MYTHOLOGYMy novels The Swan Maiden and The Raven Queen are based entirely on ancient Irish myths. The Dalriada Trilogy was based on history, but I did wind elements of Irish and Welsh mythology through the three novels.
To read an interview with me in which I discuss Celtic mythology, click hereTHE SWAN MAIDEN and The RAVEN QUEEN »
THE DALRIADA TRILOGY »
THE SWAN MAIDEN and THE RAVEN QUEEN
- The Ulster Cycle
- The History of the Ulster Cycle
- A Window on the Iron Age?
- Read the Original Story
- Swans and Ravens
The tale that inspired The Swan Maiden is called “Deirdre of the Sorrows” or “The Sons of Usnech” in various forms. I followed the known versions of this story fairly closely as far as the basic plot goes.
The Raven Queen is more a “re-imagination” of Queen Maeve’s life. We don't have one coherent story about Maeve as we do with Deirdre, and there are contradictions and confusions in the snippets of myth about her, so I felt I could largely create my own "woman behind the myth" tale. However, as a major part of its plot and climax, it includes Maeve's role in the famous Cattle Raid of Cooley, known in Irish as Táin Bó Cúailnge.
I have strayed from The Tain and other tales about Queen Maeve to reimagine this much-maligned, yet endlessly fascinating mythical Irish woman, leaving episodes and minor characters out, and changing minor storylines. The major storyline, however, reflects The Tain.
The Ulster Cycle
The story of Deirdre and Naisi, and Queen Maeve, is part of the group of old Irish tales called “The Ulster Cycle”, the most famous of which is the Táin Bó Cúailnge, translated in English as The Cattle Raid of Cooley.
The Ulster Cycle revolves around the exploits of King Conchobor (anglicized as Conor) and his Red Branch warriors, including the famous Irish hero Cúchulainn. The Táin describes a war between Queen Maeve of Connacht and Conchobor over a famous bull.
Central to the story of The Táin is the defection of a large number of Red Branch warriors, led by Fergus mac Roy, from the Ulster side to the Connacht side. The tale of Deirdre and Naisi, set out in The Swan Maiden, appears to be a foretale that explains this defection. The consequences of this event go on to drive the plot of The Raven Queen.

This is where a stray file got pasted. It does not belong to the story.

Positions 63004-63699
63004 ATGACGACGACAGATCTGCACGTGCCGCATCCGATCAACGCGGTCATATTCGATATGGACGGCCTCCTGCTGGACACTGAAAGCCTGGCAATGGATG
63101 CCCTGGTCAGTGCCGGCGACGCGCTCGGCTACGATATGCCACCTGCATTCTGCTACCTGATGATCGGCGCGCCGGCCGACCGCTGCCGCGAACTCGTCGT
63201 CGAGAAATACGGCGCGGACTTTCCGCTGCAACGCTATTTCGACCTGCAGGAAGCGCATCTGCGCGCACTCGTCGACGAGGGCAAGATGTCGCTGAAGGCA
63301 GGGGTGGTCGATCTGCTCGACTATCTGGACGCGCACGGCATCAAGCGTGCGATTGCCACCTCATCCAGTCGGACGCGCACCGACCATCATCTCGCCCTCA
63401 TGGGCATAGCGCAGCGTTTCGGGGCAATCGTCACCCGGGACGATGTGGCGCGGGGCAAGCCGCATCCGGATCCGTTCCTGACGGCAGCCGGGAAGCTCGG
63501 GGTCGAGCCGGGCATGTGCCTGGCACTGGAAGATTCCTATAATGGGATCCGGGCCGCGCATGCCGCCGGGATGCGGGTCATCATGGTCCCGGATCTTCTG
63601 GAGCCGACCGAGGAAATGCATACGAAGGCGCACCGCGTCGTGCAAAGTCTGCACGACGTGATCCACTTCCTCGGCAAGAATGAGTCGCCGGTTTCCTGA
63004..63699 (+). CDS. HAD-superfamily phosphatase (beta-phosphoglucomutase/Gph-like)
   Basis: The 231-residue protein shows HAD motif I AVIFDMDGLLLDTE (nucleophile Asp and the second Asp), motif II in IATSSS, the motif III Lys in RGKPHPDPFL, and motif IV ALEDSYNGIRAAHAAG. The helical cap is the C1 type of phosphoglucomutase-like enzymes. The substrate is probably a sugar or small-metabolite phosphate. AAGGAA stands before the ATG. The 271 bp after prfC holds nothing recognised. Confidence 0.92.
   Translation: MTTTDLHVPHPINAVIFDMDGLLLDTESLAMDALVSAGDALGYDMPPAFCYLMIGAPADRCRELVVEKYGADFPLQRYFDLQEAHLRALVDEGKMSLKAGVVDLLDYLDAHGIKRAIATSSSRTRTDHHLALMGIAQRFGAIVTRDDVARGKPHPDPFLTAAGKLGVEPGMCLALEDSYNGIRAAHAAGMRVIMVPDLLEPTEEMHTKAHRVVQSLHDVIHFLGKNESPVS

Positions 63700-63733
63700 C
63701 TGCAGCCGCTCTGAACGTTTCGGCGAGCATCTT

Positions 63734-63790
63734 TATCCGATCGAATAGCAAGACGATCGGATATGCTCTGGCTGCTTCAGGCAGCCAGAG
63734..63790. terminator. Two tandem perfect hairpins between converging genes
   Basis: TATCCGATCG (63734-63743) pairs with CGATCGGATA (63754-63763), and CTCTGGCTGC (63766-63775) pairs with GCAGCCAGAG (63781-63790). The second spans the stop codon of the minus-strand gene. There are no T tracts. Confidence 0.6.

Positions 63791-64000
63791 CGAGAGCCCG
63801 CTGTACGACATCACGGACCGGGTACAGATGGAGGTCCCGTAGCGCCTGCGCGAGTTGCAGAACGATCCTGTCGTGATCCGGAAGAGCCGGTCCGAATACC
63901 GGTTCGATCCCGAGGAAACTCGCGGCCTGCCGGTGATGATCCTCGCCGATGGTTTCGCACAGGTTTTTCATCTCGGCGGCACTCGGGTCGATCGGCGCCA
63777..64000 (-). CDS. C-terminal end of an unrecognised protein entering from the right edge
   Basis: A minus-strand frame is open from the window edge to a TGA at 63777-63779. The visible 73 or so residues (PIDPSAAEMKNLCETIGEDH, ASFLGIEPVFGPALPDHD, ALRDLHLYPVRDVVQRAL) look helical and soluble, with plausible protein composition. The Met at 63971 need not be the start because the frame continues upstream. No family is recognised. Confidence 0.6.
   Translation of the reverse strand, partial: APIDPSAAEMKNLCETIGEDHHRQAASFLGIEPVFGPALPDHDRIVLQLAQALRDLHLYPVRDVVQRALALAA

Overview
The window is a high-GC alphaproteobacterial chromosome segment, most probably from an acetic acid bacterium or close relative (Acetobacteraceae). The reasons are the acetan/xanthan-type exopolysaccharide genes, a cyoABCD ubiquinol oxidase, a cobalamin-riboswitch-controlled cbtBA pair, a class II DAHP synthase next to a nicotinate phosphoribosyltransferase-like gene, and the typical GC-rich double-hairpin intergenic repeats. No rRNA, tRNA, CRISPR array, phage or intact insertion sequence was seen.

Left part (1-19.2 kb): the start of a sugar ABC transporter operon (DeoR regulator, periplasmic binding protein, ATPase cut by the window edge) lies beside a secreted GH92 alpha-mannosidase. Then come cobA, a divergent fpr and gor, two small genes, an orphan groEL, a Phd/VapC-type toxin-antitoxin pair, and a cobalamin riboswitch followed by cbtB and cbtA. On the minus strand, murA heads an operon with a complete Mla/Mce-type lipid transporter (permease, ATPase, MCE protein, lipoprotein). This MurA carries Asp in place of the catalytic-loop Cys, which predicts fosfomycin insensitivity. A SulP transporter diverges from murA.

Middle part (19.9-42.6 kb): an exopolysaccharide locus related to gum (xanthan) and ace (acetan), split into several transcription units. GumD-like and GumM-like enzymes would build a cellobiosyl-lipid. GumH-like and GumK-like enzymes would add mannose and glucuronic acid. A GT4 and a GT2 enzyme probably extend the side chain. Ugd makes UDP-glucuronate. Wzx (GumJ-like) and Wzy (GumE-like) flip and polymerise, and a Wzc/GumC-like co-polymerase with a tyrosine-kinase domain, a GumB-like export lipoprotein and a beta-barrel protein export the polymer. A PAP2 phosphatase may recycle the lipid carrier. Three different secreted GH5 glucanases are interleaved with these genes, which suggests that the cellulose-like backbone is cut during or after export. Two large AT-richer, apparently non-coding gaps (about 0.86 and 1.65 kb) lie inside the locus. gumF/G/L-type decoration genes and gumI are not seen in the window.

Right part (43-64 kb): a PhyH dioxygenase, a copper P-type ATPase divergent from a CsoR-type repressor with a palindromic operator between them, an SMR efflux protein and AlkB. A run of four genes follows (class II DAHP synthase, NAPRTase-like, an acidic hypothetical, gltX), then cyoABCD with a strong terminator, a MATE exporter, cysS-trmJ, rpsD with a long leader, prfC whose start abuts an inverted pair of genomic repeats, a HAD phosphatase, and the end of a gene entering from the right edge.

History of the Ulster CycleThe historical background to these tales is confusing. The early peoples of Ireland were not literate, and before Christianity the stories were passed on orally by bards. Nothing would have been written down until after the coming of Christianity in the fifth century, but the earliest surviving manuscripts were made in medieval monasteries much later even than that.
Thomas Kinsella takes his Deirdre translation from the twelfth-century text the Book of Leinster, although the language of the prose sections is actually eighth or ninth century, and the verse sections a century or two older. Further than this, we are stretching back into the mists of time
I have mainly followed Kinsella’s sparse early version of the Deirdre story. However, from the time that Conor’s envoys are sent to retrieve the fugitives, I switched to the later fifteenth-century version of the story. This was found in the Glen Massan manuscript, discovered in Scotland - for Scotland also lays claim to the Deirdre story.
This later version was used by Lady Gregory in her famous retelling of the Táin Cuchulain of Muirthemne (reprinted, Gerrards Cross, 1970), which embroiders the story with much more detail.
A Window on the Iron Age?There was an early belief that the Ulster Cycle described the Irish Iron Age in the centuries before Christ, known by many as the time of the ancient Celts. Modern scholars don’t like this idea, and instead of the tales giving us a “window” on Irish prehistory, think they merely reflect the later period in which they were written down.
Since they were transcribed by Christian monks, no one really knows how faithfully these tales of so-called Celtic pagans have been copied, and whether the bias of the writers and the society in which they lived — medieval Ireland — meant that events have been changed, or even left out. Is this why the beautiful maiden Deirdre and the fiery Queen Maeve are both scorned in the original myths as being manipulative, selfish, outspoken women, possessing frightening sexual powers over men? We will never know.
For much more on this, see my Fact vs Fiction Page under the Inspiration, and then History pages.
Read the Original Story
For The Swan Maiden, I used Thomas Kinsella’s The Sons of Usnech (Dolmen Press, 1954). The same version of the tale is included in the more widely available The Táin by Thomas Kinsella (Oxford University Press, 1969), from which I also drew inspiration for The Raven Queen. For the latter part of the novel I followed Lady Gregory’s Cuchulain of Muirthemne (reprinted, Gerrards Cross, 1970).
The text of Lady Gregory’s book can be seen at http://www.sacred-texts.com/neu/celt/cuch/lgc10.htm Go to the chapter on “The Fate of the Sons of Usnach.”